Town of Hempstead Supervisor Laura Gillen talked roads, technology, budgeting and government transparency during a gathering at the Rockville Centre Public Library on May 16.
The event was part of Gillen’s “Community Town Hall” series, which will continue through June at other local libraries in the Town of Hempstead. Joining the supervisor was Town Clerk Sylvia Cabana, Joseph Davenport, executive assistant for infrastructure, and Tom Doheny, commissioner of conservation and waterways, who all were on hand to answer questions from attendees.
Gillen gave a presentation to roughly 50 residents of Rockville Centre and nearby communities, such as Oceanside and Freeport, about the projects she’s undertaken while in office, as well as what is under way. In addition, Cabana shared information about her role in office, which includes providing town records dating back to the 1600s, officiating marriages — sometimes on the beach for the town’s own “destination weddings” — and issuing permits and licenses, among other duties.
She and Gillen, she said, “ran on trying to make government more organized, more successful, more transparent,” Cabana said, noting that she has translated several town documents to Spanish since she took office.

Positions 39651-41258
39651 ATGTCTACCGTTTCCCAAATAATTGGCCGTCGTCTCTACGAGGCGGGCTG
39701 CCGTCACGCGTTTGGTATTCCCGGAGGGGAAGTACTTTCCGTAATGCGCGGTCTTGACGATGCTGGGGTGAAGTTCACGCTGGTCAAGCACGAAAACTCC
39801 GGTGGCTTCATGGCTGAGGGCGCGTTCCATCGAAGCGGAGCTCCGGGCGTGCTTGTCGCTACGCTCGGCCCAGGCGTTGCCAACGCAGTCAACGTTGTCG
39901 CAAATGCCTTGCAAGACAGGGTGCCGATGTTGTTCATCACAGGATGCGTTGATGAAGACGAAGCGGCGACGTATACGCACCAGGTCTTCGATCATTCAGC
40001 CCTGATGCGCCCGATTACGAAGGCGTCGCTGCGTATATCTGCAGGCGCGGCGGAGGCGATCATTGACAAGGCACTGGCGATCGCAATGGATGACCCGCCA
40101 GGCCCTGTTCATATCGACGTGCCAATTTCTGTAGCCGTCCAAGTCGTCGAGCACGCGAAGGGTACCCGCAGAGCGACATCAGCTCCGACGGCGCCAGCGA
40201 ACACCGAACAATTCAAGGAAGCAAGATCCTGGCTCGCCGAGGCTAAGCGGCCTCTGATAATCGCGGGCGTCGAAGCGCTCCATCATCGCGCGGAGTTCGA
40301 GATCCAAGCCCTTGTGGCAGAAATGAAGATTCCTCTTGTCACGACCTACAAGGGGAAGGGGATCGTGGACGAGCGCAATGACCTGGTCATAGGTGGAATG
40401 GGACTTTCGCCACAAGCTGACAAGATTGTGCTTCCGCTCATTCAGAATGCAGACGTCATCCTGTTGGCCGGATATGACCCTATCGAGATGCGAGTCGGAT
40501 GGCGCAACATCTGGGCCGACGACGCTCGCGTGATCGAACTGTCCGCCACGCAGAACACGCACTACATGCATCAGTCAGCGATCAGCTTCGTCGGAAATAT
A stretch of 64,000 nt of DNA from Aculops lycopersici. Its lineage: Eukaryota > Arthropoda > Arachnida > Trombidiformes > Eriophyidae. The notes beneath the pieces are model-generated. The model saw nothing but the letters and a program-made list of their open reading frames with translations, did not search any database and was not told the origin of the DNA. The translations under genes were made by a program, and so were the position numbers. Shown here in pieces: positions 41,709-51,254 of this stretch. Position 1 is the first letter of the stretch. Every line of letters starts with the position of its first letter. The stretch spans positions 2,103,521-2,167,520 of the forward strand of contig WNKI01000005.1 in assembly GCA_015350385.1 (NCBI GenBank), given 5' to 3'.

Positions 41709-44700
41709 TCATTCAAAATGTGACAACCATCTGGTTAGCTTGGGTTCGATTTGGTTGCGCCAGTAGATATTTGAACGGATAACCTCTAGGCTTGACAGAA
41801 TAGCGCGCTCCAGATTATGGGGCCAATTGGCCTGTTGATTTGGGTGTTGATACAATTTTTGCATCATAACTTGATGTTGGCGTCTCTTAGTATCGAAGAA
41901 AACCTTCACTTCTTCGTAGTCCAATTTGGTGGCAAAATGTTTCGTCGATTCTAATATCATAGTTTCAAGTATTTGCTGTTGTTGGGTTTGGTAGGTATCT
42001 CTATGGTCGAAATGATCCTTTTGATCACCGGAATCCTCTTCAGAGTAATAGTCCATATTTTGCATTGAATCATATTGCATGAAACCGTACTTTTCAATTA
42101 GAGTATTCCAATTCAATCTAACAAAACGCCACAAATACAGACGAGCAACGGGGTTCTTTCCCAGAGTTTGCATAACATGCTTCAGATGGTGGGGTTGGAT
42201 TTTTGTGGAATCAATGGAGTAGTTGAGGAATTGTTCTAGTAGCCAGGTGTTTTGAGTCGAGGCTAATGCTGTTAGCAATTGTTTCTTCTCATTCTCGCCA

Gillen focused heavily on the efforts she and her staff have made to bring the town’s administration and community services into the digital age. This includes new road technologies to measure which streets need the most repairs, as well as a new phone application and website to make town information accessible to residents. “We are slowly migrating to the 21st century,” Gillen told the room.
The supervisor spoke about economic development in the town, as well as the annual town budget. She emphasized that the new Nassau Hub Project would prioritize jobs for local workers and implement union training programs in construction and electrical work.
In terms of town spending, Gillen noted that the town’s contracts are now available online and the town is striving to be transparent with residents about its financial situation. “My priority is to save taxpayer dollars any way I can, and we had a very lean budget and taxes went down in a non-election year,” Gillen said.
When it was time for questions, an Oceanside resident of 28 years asked Gillen about affordable housing for seniors. Gillen responded, “Prices of homes are going up and up and up. . . . For so long, affordable housing had this stigma attached to it, but affordable housing makes sure that people can afford to live in Nassau County.”
Gillen also noted that the town has received a grant to do a comprehensive housing study to determine affordable housing options that could benefit residents of all kinds — seniors, recent college graduates, single parents — in the Town of Hempstead.
Other concerns from residents included road reconstruction, flooding in Oceanside, accessing Town Board meeting transcripts and the recent Nassau County property re-assessments. Gillen offered resources for all of these — however, as property re-assessments are a county issue, she said, she did not wish to comment on them.
Rockville Centre resident Arielle Kane attended the meeting and said she was impressed by Gillen’s ideas and efforts, such as updating contracts to save money.
“I was grateful that the supervisor was able to make a presentation to inform residents about the state of her administration,” Kane said. “I had not come in contact with this information in the past, and I left feeling more informed.”